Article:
Name: Ghulum Mohammed
Year Inducted: 2015
The Great Gama
In 1931, Nat Fleischer, the publisher of The Ring magazine, came out with a ranking of the greatest wrestlers of all-time. It wasn’t just his opinion; he asked the contemporary and past grapplers about their opinions. From his top six, five of them—Frank Gotch, George Hackenschmidt, Stanislaus Zbyszko, Ed “Stranger” Lewis and Jim Londos—were inducted into the Professional Wrestling Hall of Fame in its first or second year.
Number 4 on the list, The Great Gama, joins them with the Class of 2015.
Gama was born Ghulum Mohammed in 1888, in the Amritsar area of Pakistan; his father, Aziz, was a competitive wrestler, and Ghulum’s brother, Imama, would also grapple and his reputation is almost as great as Gama’s.
Carrying 250 pounds on a 5-foot-7 frame, “The Punjab Lion” (a/k/a the Great Gama) would become a legendary name in India early in the 1900s.
“Gama came out of Punjab to win the championship of India in 1909,” wrote Fleischer. “Several times he took on and licked 15 opponents in a day. In London, he threw an American, Dr. Benjamin Roller, twice in 7 mins. Then he fought a draw with Zbyszko, because the Pole refused to get off his hands and knees for 2 hrs. 45 mins. In 1928, when Gama was 50 and Zbyszko 48, they had a rematch in a mud pit outside Bombay before 100,000 people. Gama flattened Zbyszko in 10 secs.” Zibby took 50K for the fall, according to Thesz.
“With panther-like speed he has tremendous strength, and if, as he often does, he takes his opponents off his guard, his adversary is on his back before he is aware that the bout has begun,” The Sporting Life wrote of him in 1910.
Gama never did compete in North America, though Emil Klank, manager of Frank Gotch, tried to bring him over in 1919. “The wrestling game in this country needs more of the international flavor to make it good,” said Klank today, “To get these men out of India, and bring them to this country will cost me a small fortune, but when the fans of this country see Gama they will understand why I went to the expense.”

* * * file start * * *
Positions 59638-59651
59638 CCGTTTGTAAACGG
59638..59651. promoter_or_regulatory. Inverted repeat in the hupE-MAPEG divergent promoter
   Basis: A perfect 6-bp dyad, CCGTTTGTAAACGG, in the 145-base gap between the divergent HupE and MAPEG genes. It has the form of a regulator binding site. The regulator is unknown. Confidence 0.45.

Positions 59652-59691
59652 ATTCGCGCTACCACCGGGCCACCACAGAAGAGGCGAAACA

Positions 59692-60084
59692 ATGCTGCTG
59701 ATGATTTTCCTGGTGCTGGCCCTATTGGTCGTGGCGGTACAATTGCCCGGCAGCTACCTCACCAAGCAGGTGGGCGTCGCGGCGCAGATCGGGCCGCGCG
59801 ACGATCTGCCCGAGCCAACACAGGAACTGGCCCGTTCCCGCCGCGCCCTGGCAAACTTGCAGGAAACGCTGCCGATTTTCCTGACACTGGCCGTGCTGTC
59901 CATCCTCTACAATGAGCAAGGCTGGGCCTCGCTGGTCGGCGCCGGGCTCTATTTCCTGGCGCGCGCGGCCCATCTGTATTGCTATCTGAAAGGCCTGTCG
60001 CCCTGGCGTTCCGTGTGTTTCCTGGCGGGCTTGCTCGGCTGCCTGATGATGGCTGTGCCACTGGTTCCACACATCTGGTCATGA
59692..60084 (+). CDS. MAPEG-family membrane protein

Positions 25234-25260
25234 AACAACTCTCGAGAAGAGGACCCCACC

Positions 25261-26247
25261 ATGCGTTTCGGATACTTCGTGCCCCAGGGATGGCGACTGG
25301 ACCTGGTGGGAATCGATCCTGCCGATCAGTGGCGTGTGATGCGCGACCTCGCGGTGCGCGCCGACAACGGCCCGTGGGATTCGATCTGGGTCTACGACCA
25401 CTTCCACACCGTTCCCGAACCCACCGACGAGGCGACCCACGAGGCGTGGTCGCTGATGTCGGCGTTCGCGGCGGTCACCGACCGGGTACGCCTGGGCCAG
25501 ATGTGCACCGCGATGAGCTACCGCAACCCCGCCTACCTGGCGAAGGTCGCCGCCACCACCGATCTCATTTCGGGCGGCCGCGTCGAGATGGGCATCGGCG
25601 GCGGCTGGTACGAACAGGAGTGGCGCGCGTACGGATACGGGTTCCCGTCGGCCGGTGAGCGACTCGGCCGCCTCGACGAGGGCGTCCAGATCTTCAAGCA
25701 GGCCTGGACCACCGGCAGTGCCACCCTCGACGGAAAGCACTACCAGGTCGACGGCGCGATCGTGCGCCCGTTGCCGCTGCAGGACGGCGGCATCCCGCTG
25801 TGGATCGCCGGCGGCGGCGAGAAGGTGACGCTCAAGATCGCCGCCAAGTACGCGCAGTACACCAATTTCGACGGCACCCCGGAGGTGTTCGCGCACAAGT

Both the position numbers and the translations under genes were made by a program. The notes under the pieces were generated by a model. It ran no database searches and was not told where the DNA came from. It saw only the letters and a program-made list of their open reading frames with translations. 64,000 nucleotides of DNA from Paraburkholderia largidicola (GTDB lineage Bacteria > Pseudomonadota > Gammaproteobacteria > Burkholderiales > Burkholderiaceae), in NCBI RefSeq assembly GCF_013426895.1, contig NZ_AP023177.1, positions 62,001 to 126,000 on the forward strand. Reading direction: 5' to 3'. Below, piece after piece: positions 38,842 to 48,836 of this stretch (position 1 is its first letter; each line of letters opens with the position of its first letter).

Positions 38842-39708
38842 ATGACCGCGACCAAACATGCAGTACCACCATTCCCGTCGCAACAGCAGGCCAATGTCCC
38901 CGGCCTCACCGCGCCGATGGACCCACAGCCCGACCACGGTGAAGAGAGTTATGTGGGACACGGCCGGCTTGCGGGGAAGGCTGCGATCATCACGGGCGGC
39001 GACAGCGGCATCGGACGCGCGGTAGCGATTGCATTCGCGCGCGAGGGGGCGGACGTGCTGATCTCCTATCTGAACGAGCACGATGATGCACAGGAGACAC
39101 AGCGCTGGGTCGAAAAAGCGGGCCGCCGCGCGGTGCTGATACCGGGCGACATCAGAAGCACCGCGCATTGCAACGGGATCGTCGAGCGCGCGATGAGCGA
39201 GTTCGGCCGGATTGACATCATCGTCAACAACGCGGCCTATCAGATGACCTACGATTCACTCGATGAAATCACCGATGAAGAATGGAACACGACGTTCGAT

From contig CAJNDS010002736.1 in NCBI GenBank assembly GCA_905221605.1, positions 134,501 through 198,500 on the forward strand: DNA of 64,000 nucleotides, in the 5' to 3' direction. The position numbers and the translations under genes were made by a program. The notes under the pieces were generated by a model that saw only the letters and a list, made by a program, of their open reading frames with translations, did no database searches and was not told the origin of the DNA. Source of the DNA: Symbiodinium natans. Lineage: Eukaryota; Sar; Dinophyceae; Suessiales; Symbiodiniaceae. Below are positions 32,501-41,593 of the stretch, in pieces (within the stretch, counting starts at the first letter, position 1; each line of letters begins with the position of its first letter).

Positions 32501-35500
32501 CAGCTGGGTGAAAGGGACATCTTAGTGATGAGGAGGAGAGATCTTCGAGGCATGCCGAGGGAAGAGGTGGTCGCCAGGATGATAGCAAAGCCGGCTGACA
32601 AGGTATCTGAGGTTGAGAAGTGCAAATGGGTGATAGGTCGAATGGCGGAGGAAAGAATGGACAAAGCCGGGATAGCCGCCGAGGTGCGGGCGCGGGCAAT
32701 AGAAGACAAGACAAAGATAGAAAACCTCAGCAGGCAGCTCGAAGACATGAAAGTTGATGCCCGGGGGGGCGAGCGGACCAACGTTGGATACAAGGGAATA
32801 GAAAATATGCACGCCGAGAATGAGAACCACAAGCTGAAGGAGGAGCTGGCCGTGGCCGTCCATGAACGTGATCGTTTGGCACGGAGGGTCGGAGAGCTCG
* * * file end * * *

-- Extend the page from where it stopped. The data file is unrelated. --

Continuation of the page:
Through his tours of Europe, Gama influenced names such as Dara Singh, Jagot Singh and Tiger Jeet Singh, and helped propagate the caricature of an India wrestler, with turban, mustache and unharnessed wrestling greatness. India, with its outdoor rings on oiled sand and different rules, became a “lucrative” place to wrestle for the likes of Lou Thesz because of the reputation forged by Gama.
“Like Europe, wrestling in India was a respected and popular sport; for that matter, India’s tradition was even older and richer, the source and subject of legends,” Thesz told his biographer Kit Bauman. “India’s fans were educated to the real thing, not the American circus stuff, and my credentials as an authentic wrestler served me extremely well.”
Like all great professional wrestling stories, there is a lot of hype and much that cannot be truly documented. Did the Great Gama remain undefeated until his death on May 21, 1960? Did he throw more than 30 Japanese? Did he really move a 1200-kilogram stone outside Nazarbaug Palace himself?
In the end, it doesn’t matter.
The Great Gama is a hall of famer, through and through.